Gateway Centre of Excellence in Rural Health Receives $275,000.00 from the Ontario Government to Study the Impact of COVID-19, Mental Health and Substance Use on the Workforce in Huron and Perth Counties
The Launch of the “Be Well, Work Well” research project at Gateway Centre of Excellence in Rural Health (CERH) could not come at a more important time. As we all know, COVID-19 has placed an incredible, direct economic impact and social stress on businesses and communities worldwide.
Rural communities and local businesses in Huron and Perth Counties have been uniquely impacted. Gateway CERH has joined forces with the University of Guelph and other local partners in conjunction with the Ontario Government to understand the impact of COVID-19, mental health and substance use on rural workplaces.
On November 1st, a short survey will be distributed across both Counties to explore workplace experiences, identifying both economic and social impacts throughout the pandemic. The project will aim to strengthen Huron-Perth rural communities by ensuring that the voices of local employers and their employees are heard and reflected in the solutions. By joining communities together through roundtable discussions and focus groups, the project will support the resiliency of local businesses, employers and employees into the future.
Gwen Devereaux, President of Gateway CERH, expressed her support for the project, suggesting, “it is very important that this project will be anchored in the current conditions of the COVID-19 Pandemic as it is crucial that we take the time to listen to the unique experiences of rural businesses, employees and residents of Huron and Perth Counties.”
Ultimately, the project will be driven by the voice of businesses in Huron and Perth Counties — to develop strategies that optimize local assets, build resiliency to address business needs and improve the well-being of rural business and our local communities.
Lisa Thompson, MPP Huron-Bruce, reiterated the importance of this project, “This is indeed a very timely and important project. I always try to put a rural lens on various issues and topics as they arise and I am sure such an approach — using local business owners and residents — will be invaluable to this study.
For more information on this project, please reach out to the Project Leads, Bonnie Baynham (email@example.com) or Matthew Maynard at (firstname.lastname@example.org).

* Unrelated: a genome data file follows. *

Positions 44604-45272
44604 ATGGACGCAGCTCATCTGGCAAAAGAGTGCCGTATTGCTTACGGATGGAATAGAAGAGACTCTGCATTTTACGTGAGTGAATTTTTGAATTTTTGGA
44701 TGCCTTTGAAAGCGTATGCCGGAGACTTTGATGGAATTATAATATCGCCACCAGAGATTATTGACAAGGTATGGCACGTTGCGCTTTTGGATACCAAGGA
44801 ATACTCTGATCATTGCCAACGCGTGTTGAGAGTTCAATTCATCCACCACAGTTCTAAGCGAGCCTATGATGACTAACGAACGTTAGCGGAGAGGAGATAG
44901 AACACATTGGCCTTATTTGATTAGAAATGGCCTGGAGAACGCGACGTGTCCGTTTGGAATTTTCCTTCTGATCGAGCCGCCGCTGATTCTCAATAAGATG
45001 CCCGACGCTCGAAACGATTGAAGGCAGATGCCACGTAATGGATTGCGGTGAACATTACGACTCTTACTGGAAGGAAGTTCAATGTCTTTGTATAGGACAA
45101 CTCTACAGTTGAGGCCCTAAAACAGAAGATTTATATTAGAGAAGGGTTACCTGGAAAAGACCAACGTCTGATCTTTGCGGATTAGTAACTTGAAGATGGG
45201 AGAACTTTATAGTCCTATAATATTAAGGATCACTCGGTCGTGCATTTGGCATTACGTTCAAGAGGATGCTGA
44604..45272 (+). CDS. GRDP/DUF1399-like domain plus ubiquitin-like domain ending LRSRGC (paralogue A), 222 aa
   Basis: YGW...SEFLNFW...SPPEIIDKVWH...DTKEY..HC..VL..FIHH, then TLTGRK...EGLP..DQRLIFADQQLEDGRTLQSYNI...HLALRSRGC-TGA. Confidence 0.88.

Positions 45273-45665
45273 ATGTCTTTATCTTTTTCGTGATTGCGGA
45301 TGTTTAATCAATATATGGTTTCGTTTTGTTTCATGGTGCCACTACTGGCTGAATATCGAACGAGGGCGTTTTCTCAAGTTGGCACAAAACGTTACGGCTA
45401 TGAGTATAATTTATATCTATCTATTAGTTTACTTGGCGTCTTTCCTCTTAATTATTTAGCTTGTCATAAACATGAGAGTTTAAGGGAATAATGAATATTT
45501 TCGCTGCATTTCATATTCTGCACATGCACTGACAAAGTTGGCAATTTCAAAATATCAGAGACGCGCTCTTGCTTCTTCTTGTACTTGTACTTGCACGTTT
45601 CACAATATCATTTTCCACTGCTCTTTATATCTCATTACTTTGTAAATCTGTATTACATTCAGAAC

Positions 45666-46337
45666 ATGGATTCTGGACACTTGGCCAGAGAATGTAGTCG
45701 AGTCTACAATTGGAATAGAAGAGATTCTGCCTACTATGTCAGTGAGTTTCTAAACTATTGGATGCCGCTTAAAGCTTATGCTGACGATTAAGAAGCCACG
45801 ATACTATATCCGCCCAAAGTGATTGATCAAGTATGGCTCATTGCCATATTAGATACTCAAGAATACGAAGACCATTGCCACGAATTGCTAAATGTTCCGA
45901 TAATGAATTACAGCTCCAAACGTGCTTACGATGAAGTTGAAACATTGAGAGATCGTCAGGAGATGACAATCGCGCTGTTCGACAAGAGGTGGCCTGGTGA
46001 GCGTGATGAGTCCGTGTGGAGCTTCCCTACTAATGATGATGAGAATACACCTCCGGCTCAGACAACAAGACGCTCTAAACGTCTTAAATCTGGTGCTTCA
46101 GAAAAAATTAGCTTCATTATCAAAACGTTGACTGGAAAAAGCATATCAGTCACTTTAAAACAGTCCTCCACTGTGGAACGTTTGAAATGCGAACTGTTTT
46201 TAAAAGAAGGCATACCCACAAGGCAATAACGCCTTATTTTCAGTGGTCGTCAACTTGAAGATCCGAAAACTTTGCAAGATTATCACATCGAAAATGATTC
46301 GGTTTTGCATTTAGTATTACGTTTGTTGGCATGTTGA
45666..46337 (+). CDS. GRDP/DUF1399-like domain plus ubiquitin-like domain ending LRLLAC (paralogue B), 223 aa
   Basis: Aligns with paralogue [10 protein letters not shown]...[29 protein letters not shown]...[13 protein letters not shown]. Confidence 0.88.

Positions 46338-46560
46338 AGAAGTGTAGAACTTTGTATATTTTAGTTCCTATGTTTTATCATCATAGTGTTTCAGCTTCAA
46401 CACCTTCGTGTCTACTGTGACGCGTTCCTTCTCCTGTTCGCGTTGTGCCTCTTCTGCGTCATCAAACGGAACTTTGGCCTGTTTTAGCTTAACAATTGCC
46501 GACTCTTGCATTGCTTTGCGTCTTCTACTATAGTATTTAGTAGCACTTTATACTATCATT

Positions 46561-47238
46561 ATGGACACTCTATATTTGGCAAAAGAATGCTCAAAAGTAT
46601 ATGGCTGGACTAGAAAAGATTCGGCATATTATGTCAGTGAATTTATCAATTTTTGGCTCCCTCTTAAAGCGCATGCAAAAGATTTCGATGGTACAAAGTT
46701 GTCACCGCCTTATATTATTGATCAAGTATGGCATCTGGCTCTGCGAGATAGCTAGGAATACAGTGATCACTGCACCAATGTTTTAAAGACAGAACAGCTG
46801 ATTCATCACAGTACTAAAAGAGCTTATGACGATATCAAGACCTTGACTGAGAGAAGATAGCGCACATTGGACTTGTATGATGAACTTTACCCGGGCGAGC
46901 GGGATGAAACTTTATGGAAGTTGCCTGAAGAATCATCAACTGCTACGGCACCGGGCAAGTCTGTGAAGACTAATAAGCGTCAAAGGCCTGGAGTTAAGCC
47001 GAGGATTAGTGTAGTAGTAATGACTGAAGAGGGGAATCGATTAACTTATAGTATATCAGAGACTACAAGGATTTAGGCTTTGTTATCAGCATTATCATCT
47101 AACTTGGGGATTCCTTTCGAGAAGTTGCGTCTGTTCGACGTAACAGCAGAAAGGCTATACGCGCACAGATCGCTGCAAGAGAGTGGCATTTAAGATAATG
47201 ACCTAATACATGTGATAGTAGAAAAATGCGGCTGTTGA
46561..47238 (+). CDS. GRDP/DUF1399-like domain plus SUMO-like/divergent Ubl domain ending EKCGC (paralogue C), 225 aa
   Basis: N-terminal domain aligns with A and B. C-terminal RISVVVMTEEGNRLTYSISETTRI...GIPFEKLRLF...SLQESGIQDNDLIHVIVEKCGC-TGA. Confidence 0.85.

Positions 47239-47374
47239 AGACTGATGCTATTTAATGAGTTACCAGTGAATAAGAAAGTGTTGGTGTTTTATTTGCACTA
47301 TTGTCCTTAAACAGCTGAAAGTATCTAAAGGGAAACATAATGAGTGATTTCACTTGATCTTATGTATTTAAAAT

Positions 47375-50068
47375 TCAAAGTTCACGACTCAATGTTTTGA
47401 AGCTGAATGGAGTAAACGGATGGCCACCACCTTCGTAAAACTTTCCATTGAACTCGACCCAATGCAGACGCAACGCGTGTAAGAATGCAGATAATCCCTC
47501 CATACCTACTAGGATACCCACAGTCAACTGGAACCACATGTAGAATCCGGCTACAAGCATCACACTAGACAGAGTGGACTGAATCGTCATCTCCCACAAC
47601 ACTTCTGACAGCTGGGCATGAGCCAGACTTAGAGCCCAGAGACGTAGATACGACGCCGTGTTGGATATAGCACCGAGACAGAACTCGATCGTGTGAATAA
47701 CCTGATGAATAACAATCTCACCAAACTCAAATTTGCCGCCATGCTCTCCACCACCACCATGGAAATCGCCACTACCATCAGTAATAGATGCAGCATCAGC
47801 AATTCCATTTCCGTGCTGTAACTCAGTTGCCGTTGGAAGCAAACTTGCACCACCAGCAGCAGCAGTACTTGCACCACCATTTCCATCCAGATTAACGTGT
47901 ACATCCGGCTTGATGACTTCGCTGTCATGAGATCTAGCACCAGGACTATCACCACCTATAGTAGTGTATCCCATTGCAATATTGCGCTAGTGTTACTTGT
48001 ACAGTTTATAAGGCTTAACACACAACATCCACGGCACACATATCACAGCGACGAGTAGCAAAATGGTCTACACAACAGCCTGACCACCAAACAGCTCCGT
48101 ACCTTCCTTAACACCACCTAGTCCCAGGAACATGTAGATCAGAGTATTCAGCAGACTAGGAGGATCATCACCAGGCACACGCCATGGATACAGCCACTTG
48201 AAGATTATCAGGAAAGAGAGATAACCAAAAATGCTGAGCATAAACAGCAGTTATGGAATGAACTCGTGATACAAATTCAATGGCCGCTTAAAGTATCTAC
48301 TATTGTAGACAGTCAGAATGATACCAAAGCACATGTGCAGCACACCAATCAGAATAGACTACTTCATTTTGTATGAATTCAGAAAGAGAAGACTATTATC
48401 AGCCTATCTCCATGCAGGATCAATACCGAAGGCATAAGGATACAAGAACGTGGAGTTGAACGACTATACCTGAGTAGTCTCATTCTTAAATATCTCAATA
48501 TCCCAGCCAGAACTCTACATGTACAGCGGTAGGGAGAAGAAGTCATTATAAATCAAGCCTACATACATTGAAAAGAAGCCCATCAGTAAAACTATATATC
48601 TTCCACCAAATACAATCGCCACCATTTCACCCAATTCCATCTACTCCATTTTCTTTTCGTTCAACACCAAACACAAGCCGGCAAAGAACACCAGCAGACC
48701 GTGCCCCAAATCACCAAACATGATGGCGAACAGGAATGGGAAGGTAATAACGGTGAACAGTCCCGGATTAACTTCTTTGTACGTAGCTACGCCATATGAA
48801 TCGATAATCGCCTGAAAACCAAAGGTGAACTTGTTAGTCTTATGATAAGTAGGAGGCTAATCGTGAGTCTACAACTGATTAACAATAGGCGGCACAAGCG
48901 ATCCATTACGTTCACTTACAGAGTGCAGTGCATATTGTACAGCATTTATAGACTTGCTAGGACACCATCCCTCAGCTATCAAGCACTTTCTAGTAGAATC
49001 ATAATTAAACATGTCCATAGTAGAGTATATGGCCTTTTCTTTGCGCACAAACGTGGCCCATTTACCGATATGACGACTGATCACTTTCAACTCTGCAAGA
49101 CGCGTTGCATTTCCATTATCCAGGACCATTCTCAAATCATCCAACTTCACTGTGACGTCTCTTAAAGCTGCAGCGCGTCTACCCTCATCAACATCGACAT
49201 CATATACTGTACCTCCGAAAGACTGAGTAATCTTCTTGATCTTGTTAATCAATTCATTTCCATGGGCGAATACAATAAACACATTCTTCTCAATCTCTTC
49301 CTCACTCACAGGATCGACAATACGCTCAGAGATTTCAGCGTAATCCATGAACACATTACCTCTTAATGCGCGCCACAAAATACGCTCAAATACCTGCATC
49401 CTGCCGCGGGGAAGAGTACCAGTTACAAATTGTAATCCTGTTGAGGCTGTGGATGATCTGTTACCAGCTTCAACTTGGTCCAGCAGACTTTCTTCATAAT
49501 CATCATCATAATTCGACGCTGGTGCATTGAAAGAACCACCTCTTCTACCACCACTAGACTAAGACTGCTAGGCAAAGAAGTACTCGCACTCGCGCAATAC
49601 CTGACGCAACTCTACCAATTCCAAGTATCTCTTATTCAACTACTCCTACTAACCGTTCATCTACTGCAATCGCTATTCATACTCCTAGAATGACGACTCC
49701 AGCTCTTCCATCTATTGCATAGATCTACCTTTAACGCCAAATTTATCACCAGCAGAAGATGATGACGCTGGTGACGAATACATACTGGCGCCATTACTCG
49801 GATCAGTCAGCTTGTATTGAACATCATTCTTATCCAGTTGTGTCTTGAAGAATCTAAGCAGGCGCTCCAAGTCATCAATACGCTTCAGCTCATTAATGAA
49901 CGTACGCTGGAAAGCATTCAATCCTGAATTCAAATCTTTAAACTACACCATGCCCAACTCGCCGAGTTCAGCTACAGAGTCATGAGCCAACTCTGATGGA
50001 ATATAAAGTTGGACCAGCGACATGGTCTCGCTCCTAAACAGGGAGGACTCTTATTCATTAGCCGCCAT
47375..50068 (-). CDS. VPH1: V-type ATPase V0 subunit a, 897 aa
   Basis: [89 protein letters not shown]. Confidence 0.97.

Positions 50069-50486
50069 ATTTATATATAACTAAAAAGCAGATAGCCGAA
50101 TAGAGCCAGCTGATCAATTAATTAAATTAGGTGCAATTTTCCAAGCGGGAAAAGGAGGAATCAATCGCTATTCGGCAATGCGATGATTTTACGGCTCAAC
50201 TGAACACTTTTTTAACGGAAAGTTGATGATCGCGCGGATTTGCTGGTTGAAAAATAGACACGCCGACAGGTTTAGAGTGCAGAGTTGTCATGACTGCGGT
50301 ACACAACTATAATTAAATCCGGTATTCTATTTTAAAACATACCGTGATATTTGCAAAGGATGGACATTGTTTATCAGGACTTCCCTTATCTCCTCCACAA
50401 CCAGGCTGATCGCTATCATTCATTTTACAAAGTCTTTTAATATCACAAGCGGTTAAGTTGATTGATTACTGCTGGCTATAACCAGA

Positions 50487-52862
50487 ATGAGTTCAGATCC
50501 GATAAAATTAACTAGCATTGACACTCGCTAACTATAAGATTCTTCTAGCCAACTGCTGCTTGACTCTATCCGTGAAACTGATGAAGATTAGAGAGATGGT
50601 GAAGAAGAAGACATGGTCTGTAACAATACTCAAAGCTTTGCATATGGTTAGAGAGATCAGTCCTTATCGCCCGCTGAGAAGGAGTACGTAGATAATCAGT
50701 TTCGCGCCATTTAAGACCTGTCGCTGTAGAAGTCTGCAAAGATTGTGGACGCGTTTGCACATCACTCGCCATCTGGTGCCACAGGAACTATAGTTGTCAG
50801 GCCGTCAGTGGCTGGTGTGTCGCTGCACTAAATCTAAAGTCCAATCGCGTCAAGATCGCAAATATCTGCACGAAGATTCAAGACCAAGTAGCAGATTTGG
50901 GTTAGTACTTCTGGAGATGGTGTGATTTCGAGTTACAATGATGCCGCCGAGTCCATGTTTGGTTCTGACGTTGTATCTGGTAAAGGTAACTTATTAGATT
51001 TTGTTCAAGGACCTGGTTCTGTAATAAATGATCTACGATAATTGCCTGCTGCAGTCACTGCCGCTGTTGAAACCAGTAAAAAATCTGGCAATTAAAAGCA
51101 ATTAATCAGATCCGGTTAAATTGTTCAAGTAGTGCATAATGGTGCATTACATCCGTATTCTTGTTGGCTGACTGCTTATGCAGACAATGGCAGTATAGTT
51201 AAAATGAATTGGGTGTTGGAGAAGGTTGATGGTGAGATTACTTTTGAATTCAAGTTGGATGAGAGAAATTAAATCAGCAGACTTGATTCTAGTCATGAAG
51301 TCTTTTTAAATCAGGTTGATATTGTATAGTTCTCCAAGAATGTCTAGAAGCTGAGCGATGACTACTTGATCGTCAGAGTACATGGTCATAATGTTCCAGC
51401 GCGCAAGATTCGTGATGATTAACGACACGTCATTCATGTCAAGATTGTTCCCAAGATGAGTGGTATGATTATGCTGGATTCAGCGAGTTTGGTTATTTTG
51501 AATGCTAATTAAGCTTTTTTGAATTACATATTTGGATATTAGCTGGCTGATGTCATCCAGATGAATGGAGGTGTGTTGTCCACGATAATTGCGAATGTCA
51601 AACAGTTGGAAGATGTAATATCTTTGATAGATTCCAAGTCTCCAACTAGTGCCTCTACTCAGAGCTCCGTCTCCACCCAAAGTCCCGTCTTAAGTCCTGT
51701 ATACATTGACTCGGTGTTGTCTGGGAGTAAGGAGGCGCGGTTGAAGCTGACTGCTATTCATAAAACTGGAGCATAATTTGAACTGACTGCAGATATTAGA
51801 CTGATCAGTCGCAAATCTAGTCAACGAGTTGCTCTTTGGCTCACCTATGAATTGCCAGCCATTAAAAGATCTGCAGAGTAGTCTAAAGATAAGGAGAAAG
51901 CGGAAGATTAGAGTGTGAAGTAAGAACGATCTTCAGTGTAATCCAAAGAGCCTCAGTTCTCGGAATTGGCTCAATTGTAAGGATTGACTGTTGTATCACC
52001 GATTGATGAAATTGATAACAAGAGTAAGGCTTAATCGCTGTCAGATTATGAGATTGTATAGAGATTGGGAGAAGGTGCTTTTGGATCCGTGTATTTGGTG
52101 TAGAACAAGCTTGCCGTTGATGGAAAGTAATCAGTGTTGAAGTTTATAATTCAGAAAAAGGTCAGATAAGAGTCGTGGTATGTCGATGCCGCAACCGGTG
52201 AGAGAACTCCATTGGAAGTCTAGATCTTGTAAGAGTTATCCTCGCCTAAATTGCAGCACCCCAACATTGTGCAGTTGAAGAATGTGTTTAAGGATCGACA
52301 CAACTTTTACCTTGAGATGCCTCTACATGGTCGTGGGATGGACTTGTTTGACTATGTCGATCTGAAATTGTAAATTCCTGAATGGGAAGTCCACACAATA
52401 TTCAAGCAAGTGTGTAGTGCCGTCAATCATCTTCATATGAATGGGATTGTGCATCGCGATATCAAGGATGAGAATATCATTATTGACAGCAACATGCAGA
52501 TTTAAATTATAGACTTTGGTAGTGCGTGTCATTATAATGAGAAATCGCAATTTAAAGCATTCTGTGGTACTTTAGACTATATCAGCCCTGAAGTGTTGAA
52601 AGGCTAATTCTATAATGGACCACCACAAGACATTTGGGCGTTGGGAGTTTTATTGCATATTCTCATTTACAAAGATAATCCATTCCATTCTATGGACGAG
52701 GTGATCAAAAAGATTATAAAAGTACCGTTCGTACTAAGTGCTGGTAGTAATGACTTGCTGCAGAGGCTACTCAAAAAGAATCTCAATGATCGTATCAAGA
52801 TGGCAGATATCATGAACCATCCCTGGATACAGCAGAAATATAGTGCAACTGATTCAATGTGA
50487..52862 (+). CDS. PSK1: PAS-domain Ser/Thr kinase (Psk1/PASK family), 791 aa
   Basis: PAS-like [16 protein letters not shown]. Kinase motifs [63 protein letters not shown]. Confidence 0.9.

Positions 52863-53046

AN EXPLORATORY STUDY IN HURON, PERTH, BRUCE AND GREY COUNTIES: GAINING A SNAPSHOT OF THE ‘FOOD INSECURITY/ACCESSIBILITY’ LANDSCAPE AMONG RURAL SENIORS.
Nutrition is critical for overall health, management of chronic illnesses and maintaining independent living. According to Dr. Al Lauzon, rural seniors face more significant challenges and are at greater risk of food insecurity than their urban counterparts (Lauzon, 2018, p. 18). A range of factors impacts rural senior’s experience with food insecurity and accessibility. Notably, rural seniors experience additional barriers around the regionalization of grocery stores, a scarcity of support services such as meals on wheels or other meal delivery programs and preparation services. Some of these issues are underpinned by distance to support and health services, access to affordable, nutritious food and the lack of transportation options to get there. COVID-19 has exacerbated many of these issues and continues to deepen the gaps that impact food accessibility.
A partnership between Gateway and the University of Guelph, The Food Accessibility and Insecurity Amongst Rural Seniors project will explore regular eating patterns, food consumption, food security/insecurity experiences, accessibility to food, and diet adequacy. It will also explore possible changes between the relationship with food and the COVID-19 pandemic. The project team is currently looking for rural seniors in Huron, Perth, Bruce or Grey Counties who are 70+ years and older to participate in the project. Participants will be asked to have a 60- minute interview over the phone. The purpose of the study is to examine food concerns and to help better meet the nutrition needs of rural seniors.